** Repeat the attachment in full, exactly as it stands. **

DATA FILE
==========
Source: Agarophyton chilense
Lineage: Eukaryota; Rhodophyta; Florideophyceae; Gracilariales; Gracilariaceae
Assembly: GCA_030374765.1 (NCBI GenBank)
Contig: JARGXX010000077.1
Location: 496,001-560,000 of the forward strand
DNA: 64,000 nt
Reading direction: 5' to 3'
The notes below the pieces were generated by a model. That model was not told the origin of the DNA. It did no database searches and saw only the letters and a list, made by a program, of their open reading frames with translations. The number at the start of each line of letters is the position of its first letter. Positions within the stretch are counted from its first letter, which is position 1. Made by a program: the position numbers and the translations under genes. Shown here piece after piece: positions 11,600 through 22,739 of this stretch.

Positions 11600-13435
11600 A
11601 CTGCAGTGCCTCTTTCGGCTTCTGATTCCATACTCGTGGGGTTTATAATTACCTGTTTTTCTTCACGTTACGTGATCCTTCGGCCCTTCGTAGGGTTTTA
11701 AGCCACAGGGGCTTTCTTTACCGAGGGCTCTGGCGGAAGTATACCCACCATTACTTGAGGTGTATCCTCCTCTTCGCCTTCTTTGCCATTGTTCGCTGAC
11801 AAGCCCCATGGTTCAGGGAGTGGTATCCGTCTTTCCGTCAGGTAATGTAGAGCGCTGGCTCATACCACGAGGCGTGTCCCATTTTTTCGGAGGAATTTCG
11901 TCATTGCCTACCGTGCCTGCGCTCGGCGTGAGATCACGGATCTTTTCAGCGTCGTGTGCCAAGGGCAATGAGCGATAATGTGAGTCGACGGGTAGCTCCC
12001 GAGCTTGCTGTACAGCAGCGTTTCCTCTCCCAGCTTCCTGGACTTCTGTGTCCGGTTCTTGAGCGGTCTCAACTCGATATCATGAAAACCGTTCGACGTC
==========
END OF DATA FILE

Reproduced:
Source: Agarophyton chilense
Lineage: Eukaryota; Rhodophyta; Florideophyceae; Gracilariales; Gracilariaceae
Assembly: GCA_030374765.1 (NCBI GenBank)
Contig: JARGXX010000077.1
Location: 496,001-560,000 of the forward strand
DNA: 64,000 nt
Reading direction: 5' to 3'
The notes below the pieces were generated by a model. That model was not told the origin of the DNA. It did no database searches and saw only the letters and a list, made by a program, of their open reading frames with translations. The number at the start of each line of letters is the position of its first letter. Positions within the stretch are counted from its first letter, which is position 1. Made by a program: the position numbers and the translations under genes. Shown here piece after piece: positions 11,600 through 22,739 of this stretch.

Positions 11600-13435
11600 A
11601 CTGCAGTGCCTCTTTCGGCTTCTGATTCCATACTCGTGGGGTTTATAATTACCTGTTTTTCTTCACGTTACGTGATCCTTCGGCCCTTCGTAGGGTTTTA
11701 AGCCACAGGGGCTTTCTTTACCGAGGGCTCTGGCGGAAGTATACCCACCATTACTTGAGGTGTATCCTCCTCTTCGCCTTCTTTGCCATTGTTCGCTGAC
11801 AAGCCCCATGGTTCAGGGAGTGGTATCCGTCTTTCCGTCAGGTAATGTAGAGCGCTGGCTCATACCACGAGGCGTGTCCCATTTTTTCGGAGGAATTTCG
11901 TCATTGCCTACCGTGCCTGCGCTCGGCGTGAGATCACGGATCTTTTCAGCGTCGTGTGCCAAGGGCAATGAGCGATAATGTGAGTCGACGGGTAGCTCCC
12001 GAGCTTGCTGTACAGCAGCGTTTCCTCTCCCAGCTTCCTGGACTTCTGTGTCCGGTTCTTGAGCGGTCTCAACTCGATATCATGAAAACCGTTCGACGTC